Monitoring the vitals
When the patient is on the table, there’s a lot of care and attention. A number of critical metrics are monitored which allow the surgical team to identify where problems might be occurring before they are overtly visible.
During an IT project, we monitor a range of metrics to ensure the health of the project. These would include your standard project management staples such as tracking against a schedule and budget and include some metrics specific to the risks related to this technology or this client. For example, if one of the risks is that data migration could be slower than expected, causing a significant impact to the schedule, we would be monitoring the throughput of the migration very carefully.
Regardless of how thoroughly you plan, the unexpected can and sometimes will occur. Having a communications plan with clear escalation paths is vitalas it allows you to quickly communicate issues to quantify the new risk and develop a plan. Depending on the risk, the response could be as simple as capturing it on the project risk register and continuing to track it. In more significant cases, the project may need to pivot, increase or decrease the scope or possibly even terminate – all of which can be managed through project change management.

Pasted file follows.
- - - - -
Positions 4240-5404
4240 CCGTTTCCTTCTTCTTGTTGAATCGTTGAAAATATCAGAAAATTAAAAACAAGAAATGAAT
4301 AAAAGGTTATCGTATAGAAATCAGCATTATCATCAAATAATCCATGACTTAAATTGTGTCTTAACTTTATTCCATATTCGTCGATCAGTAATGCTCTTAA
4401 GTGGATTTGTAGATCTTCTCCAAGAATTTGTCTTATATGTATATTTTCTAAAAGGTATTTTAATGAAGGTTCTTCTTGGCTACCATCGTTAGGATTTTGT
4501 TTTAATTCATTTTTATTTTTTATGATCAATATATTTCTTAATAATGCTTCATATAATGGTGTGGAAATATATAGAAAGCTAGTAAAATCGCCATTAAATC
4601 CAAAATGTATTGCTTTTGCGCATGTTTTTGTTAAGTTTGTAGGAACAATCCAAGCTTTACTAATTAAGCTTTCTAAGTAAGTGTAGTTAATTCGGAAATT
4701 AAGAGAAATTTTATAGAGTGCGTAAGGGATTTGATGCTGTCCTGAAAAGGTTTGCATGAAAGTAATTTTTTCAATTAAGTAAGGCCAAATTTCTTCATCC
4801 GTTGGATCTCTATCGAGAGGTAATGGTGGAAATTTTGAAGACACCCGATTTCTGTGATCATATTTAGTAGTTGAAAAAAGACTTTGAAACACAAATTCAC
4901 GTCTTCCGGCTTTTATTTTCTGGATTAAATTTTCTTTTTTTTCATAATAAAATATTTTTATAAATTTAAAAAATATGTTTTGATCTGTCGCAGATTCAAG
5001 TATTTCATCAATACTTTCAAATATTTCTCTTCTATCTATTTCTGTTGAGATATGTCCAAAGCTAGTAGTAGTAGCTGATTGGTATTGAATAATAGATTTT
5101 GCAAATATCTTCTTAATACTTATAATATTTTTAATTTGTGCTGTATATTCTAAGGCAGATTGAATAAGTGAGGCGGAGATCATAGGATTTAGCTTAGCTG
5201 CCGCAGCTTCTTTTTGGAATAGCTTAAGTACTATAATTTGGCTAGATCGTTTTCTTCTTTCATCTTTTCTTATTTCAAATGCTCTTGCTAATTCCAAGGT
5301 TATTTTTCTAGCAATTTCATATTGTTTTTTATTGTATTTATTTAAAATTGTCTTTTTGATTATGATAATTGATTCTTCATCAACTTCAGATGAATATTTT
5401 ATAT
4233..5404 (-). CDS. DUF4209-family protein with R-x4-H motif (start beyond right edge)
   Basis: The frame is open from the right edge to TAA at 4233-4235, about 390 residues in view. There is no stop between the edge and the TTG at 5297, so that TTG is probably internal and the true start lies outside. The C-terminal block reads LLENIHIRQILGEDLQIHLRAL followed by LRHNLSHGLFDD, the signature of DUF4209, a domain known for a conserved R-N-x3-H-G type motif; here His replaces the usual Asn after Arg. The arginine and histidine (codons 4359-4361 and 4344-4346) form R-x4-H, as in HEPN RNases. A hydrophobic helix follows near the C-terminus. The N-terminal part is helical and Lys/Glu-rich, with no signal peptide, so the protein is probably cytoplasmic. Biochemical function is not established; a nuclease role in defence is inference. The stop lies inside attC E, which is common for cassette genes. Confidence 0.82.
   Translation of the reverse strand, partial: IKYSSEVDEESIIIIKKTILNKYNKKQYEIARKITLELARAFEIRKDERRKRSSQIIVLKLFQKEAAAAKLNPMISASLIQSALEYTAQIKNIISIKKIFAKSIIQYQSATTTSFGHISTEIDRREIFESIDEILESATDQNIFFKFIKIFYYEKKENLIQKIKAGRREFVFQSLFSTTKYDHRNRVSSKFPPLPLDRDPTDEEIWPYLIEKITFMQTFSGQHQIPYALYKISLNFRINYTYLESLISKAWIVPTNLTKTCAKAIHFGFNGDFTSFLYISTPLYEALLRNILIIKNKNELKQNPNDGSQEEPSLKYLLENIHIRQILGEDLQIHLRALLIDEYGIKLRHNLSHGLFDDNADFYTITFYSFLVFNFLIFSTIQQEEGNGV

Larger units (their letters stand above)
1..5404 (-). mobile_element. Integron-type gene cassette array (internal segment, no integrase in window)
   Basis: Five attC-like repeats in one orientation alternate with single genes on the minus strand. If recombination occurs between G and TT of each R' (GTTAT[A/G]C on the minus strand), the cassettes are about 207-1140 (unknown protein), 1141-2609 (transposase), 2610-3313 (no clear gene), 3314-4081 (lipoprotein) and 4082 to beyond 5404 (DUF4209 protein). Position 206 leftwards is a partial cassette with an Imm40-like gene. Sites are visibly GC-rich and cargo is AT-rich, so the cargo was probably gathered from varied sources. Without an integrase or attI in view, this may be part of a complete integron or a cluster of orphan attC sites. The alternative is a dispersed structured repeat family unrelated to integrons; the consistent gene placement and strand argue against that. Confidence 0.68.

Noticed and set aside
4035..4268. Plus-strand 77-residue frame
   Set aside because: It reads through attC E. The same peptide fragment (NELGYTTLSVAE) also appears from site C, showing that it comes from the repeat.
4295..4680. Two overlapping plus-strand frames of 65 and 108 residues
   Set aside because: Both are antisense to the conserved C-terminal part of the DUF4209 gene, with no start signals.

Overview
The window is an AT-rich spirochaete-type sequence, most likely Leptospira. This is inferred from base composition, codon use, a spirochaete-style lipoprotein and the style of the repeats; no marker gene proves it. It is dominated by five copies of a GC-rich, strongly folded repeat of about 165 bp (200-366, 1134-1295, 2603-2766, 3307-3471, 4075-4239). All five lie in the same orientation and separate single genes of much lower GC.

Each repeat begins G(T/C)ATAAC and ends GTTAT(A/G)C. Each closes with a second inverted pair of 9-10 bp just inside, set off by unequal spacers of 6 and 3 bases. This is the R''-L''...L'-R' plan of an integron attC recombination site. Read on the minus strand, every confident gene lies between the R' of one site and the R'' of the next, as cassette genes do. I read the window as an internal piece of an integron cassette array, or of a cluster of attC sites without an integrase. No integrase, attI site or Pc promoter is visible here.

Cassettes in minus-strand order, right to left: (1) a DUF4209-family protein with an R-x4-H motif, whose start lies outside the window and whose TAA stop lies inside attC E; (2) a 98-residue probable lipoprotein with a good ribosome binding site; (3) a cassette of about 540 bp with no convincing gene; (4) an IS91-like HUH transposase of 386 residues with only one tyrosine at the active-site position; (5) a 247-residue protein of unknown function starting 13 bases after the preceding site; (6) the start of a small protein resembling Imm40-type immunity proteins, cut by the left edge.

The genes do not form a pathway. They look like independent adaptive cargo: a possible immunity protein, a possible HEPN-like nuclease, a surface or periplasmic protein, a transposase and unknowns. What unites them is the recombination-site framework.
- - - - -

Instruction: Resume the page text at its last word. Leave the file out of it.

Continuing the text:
A project does not end with the implementation. Firstly, we enter a period of care where we and the client pay close attention to make sure we are aware of any issues and can quickly respond to and resolve them. Once the environment is stabilised, we begin the transition process and hand over to the client’s IT team, their managed services provider or our own Enhanced Support Services – depending on who will take care of the future environment. Regardless of who we are handing over to, we need to make sure they have the right skills and understand the patients ongoing care plan.
Sorry – I could not avoid that pun! Hopefully, this has helped you to look at project governance in a new light. If you would like to hear more, make sure you catch our upcoming webinar to explore some real-world experiences further.